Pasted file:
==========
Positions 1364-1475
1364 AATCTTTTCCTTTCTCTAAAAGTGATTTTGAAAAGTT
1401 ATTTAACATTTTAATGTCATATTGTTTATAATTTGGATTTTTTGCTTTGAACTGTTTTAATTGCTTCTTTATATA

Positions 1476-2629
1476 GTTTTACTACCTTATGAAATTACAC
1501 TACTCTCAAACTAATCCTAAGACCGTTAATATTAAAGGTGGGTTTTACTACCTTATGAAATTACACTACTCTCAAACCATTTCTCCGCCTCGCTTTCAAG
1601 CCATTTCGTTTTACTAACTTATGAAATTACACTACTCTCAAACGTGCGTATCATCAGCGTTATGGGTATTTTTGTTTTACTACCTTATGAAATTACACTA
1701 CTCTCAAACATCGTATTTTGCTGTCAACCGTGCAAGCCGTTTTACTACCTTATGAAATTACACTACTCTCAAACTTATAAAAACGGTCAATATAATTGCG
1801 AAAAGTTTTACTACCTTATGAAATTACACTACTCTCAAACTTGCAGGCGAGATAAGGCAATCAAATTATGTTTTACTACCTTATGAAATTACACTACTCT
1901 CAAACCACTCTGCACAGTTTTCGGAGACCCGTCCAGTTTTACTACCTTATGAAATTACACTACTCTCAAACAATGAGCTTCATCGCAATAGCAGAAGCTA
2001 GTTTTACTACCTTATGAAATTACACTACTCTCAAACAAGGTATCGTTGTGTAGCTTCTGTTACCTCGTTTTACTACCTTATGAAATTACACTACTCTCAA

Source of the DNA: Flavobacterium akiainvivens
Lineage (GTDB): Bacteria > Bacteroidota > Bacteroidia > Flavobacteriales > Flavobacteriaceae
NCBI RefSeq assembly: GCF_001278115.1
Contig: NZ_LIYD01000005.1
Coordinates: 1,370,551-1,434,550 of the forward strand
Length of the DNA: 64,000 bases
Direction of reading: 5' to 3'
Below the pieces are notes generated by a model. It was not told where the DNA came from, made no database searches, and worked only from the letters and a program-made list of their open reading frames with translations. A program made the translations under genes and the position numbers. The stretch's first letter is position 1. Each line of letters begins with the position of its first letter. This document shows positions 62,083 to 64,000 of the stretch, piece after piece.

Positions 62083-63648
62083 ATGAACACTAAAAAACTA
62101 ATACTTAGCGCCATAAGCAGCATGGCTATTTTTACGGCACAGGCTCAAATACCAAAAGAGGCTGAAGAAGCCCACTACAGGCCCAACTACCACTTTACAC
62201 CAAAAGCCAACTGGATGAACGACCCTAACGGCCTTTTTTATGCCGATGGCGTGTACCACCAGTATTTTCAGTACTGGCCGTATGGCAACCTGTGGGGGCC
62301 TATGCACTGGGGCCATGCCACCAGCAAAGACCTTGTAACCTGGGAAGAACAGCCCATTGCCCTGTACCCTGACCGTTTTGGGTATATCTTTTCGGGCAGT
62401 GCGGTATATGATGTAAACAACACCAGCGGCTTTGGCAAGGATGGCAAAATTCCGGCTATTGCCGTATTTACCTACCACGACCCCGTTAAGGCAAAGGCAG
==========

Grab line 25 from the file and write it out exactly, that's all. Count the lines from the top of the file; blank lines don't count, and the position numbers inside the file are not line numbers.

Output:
62401 GCGGTATATGATGTAAACAACACCAGCGGCTTTGGCAAGGATGGCAAAATTCCGGCTATTGCCGTATTTACCTACCACGACCCCGTTAAGGCAAAGGCAG